New Regulation on Online Merchant Credit Card Processing

July 16, 2013 | Author: | Posted in Finance

Ecommerce credit card processing merchants know that Visa and MasterCard are the two titans of the credit card industry. In fact, they have such control of the market that many have accused them of engaging in a duopoly, crushing any other competition that may stand in their way.

Duopolies, much like a monopoly, are not in favor of the consumer. These two giants can work together to drive up prices, knowing that merchants will pay for their services no matter what because of how necessary they are to business. Opting out for credit card use is very bad for business whether you operate online or in a physical location. Most customers these days expect to use their credit card. Many will simply follow your competition if it isn’t something you choose to offer.

Some businesses have sought out online merchant credit card processing for more freedom. Some online merchants have chosen to require a minimum balance for credit card purchases to make up for expensive swiping fees. Swiping fees are what credit card companies require merchants to pay every time a customer swipes their card. These fees can be a burden especially if the majority of business transactions are small sales. For a long time, credit card companies have made this practice of requiring a minimum balance against contract, offering penalties for engaging in such actions.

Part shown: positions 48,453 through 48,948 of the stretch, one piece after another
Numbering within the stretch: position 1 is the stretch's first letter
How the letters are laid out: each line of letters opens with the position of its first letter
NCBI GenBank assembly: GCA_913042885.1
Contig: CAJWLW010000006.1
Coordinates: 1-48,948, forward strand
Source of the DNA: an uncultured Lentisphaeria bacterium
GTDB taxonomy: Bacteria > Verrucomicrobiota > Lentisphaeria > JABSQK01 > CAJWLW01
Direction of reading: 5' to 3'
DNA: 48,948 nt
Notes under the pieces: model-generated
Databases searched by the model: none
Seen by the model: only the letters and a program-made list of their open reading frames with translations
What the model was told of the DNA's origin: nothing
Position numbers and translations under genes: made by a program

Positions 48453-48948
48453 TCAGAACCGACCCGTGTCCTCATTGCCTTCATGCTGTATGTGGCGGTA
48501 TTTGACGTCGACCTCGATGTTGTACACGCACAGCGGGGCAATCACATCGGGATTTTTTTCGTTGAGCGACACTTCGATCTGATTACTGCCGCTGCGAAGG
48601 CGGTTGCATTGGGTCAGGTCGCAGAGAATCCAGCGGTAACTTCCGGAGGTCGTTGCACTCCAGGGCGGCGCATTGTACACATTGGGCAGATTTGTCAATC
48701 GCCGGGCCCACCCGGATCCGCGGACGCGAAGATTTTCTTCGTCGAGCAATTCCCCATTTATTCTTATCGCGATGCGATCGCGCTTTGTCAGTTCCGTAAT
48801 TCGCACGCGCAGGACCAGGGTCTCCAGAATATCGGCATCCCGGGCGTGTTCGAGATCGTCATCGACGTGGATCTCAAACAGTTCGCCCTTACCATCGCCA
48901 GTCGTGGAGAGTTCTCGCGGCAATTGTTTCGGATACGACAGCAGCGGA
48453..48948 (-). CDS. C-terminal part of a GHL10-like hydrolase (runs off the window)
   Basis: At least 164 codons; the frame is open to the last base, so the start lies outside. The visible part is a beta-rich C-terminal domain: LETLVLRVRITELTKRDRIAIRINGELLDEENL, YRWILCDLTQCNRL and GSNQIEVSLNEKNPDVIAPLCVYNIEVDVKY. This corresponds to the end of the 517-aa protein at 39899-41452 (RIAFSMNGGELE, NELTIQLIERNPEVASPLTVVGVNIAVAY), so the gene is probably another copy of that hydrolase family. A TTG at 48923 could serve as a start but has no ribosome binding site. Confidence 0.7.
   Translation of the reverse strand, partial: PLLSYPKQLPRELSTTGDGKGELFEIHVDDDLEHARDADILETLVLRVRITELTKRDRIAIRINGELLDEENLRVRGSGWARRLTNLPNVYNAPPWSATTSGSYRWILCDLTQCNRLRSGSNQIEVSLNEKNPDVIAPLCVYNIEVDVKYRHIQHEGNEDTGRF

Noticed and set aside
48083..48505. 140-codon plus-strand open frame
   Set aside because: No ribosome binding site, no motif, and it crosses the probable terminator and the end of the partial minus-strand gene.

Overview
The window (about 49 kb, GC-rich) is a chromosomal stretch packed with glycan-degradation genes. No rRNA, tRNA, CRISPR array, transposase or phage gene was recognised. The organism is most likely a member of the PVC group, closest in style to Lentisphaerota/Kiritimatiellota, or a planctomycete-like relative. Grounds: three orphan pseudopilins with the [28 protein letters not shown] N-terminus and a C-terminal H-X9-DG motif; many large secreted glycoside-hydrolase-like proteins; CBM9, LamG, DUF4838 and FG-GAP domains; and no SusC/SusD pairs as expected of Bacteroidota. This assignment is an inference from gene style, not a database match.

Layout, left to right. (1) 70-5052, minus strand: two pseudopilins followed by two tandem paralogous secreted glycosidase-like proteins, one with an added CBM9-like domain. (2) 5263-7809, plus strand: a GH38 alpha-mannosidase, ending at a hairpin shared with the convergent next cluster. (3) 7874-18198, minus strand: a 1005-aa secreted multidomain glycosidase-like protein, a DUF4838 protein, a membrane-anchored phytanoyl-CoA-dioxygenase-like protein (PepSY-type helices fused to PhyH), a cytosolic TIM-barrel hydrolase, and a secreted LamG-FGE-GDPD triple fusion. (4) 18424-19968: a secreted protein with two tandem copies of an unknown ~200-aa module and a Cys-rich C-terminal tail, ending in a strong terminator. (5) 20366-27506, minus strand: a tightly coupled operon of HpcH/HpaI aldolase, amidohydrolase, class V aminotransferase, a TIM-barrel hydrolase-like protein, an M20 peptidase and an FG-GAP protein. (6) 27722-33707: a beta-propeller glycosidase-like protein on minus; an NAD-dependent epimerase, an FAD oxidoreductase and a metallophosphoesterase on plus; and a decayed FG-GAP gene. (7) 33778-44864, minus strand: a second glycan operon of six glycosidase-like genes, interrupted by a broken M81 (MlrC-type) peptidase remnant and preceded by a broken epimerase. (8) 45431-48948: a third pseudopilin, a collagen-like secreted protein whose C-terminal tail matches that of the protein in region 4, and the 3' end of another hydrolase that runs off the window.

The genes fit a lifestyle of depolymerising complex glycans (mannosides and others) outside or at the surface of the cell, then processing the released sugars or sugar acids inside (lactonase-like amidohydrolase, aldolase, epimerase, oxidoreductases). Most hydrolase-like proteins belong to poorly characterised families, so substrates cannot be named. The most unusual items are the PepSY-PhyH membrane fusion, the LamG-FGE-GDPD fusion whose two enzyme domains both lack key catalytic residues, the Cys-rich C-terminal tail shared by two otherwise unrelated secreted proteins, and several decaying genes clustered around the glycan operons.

However, since the Durbin Amendment to the Dodd-Franklin Act, small businesses are now explicitly protected under law to require a minimum balance. This amendment was created in hopes of convincing credit card companies more fair and the playing field more level for their competition, but critics of the amendment say it really hasn’t accomplished what it has intended to.

Banks accuse the amendment of hurting their own business, as swiping fees are normally used to provide free or low-cost services like checking accounts and rewards program. Now with the amendment in full force, we are seeing less and less rewards programs for credit cards because it simply isn’t profitable any longer. Many people feel like government regulation isn’t the answer to lowering consumer prices. Big box retailers like Walmart haven’t lowered their prices as expected, and without their bank rewards and free checking, consumers are becoming more and more dissatisfied with the amendment’s outcome.

Banks once earned $3 billion a year off of these swiping fees, taking of 1.3% of every dollar each year. The new regulation has been reported to cost the industry $6 billion. Policy makers stand by the amendment, saying that more time is needed to witness a positive outcome from its effects.
Guest post is provided by Total Merchant Services, offering free credit card processing equipment to those who sign with them. Visit their website for more details.

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